2014 BMW 328d to New York. Click image to enlarge
Review and photos by Paul Williams
We’ve had some near record-breaking cold weather in Ottawa this winter, so if you were wondering whether BMW’s latest diesel-powered vehicle handled the conditions, I can tell you that it was just fine… mostly.
On –27 degree mornings, the 2.0L four-cylinder turbocharged diesel surged to life making a bit more noise than usual (what wouldn’t, at this temperature?), settling into smoother operation after a few minutes. Surprisingly, the car’s climate control system was able to find some heat for the cabin quite quickly (my experience in a Volkswagen Golf TDI was that it took much longer to warm up).
Likewise the heated seats and the heatable steering wheel were quick to respond, even though their elements were contending with some very hard leather surfaces due to the cold. A heatable steering wheel, by the way, will surely become a must-have for Canadians once word gets around and prices drop (as they have already started to do).
There was one problem, however, which took the car off the road for two days. Without getting too technical, the “urea line” froze. This is part of the emissions system and if it doesn’t work, the car simply won’t start. In my case, this didn’t actually happen while the car was on my watch; my long-term test was on hiatus and it occurred during the test drive of another journalist who was passing it back to me for a subsequent road trip to New York City. So technically, yes, I had no problems of this nature during my long-term test drive, but after that drive, I have to report that the vehicle experienced this issue, solved by thawing out the car at dealer and reprogramming the 328d computer. In addition to the various glitches I experienced earlier in my test (and described below) I have to say I’m surprised that this car wasn’t simply problem-free.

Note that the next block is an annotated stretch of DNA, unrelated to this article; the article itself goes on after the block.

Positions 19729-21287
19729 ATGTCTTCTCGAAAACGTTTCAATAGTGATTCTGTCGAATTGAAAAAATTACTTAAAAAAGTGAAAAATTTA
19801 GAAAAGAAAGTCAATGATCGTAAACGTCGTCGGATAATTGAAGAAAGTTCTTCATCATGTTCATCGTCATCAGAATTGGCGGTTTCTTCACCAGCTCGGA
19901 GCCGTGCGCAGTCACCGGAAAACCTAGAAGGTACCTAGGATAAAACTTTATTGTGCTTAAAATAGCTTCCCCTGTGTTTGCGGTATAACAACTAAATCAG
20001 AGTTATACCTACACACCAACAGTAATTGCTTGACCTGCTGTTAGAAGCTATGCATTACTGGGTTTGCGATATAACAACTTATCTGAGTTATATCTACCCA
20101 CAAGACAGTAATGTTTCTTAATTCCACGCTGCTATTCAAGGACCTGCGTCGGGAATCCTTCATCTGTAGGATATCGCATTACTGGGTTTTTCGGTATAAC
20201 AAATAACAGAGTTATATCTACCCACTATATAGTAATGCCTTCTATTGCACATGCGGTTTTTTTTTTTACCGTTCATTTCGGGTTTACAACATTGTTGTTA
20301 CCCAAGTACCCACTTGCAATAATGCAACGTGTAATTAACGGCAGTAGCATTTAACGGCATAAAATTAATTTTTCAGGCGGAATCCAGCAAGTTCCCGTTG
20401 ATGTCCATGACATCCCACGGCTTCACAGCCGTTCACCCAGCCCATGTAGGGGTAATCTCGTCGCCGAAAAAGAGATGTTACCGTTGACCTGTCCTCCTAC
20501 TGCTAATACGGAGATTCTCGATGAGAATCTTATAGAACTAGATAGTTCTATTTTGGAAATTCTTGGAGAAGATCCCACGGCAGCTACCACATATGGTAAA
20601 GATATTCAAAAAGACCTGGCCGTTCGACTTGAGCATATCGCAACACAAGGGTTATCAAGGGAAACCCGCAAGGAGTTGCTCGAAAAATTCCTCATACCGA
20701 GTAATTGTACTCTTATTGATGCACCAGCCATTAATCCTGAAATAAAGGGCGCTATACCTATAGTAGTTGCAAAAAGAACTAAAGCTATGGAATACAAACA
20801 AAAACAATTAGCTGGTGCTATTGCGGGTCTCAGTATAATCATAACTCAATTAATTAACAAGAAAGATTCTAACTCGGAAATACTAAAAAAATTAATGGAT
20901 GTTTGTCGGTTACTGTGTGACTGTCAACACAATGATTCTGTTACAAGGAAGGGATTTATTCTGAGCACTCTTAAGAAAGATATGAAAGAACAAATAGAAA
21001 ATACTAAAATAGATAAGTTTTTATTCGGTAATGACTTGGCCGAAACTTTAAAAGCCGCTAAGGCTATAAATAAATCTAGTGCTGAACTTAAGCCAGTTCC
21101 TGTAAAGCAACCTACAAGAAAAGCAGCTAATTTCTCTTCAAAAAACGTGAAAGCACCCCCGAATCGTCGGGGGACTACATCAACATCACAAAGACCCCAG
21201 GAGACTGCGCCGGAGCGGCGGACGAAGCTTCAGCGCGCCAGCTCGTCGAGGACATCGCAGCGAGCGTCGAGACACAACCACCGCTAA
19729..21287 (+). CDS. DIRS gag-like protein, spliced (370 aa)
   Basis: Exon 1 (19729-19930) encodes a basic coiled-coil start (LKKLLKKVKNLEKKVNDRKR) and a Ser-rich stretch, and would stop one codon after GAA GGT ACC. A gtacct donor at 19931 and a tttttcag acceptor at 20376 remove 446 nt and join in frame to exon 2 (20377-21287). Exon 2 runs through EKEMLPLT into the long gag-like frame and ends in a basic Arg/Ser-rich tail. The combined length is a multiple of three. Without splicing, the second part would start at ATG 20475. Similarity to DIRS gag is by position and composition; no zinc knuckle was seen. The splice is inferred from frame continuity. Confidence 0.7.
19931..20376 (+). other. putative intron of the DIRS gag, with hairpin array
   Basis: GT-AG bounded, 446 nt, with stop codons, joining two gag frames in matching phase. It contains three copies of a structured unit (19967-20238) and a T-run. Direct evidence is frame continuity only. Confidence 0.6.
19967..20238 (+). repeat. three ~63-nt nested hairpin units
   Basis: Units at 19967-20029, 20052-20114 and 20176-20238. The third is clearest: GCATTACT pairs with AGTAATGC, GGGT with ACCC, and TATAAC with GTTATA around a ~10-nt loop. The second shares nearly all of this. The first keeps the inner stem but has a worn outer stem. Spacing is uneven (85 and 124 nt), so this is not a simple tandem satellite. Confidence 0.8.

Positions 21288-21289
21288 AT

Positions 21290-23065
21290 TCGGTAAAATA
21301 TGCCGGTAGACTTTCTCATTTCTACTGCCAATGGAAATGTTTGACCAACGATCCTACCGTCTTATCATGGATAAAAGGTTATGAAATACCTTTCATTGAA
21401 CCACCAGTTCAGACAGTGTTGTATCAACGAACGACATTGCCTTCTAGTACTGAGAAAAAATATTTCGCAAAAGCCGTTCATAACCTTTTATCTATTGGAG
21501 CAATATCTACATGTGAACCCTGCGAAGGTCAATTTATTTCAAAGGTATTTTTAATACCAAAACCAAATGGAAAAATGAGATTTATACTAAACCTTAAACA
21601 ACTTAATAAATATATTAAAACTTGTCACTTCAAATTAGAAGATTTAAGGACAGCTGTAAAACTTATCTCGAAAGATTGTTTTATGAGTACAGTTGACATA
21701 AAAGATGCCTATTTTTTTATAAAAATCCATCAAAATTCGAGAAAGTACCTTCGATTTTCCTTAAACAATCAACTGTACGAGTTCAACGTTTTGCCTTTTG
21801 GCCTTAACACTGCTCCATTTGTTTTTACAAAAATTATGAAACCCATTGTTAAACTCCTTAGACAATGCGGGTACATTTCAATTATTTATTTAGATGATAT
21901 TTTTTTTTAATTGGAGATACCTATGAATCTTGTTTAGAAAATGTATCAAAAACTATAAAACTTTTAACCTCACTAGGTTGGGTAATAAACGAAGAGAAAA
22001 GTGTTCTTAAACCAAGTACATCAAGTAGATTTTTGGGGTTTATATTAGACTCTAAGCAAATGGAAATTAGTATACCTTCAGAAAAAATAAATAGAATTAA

2014 BMW 328d xDrive. Click image to enlarge
That said, the 2014 BMW 328d was a pleasure to drive. The engine makes a modest 181 horsepower from its diesel engine, but compensates with a lusty 280 lb-ft of torque that provides spirited acceleration both from standstill and when passing. It was never deficient in this regard.
Both 328d models (there’s a “Touring” wagon, as well) are fitted with BMW’s xDrive all-wheel-drive system, which was also severely tested during my long-term test drive this winter. Wearing a set of Pirelli winter tires, and aided by a suite of electronic traction aids, I’d venture to say that this is one of the most surefooted vehicles I’ve driven in these types of frigid, slippery and potentially dangerous conditions.
On the highway my fuel consumption dropped on occasion to 5.0 L/100 km, translating to a cruising range of 1,000 kilometres per tank. In the city, my initial average was around 8.1 L/100km, but this dropped to 7.2 in the later stages of my drive. Possibly this is due to the engine settling in after a few thousand kilometres, or maybe I’m just learning to drive more economically. Whatever the explanation, these are superb numbers for a good-sized compact, luxury sedan.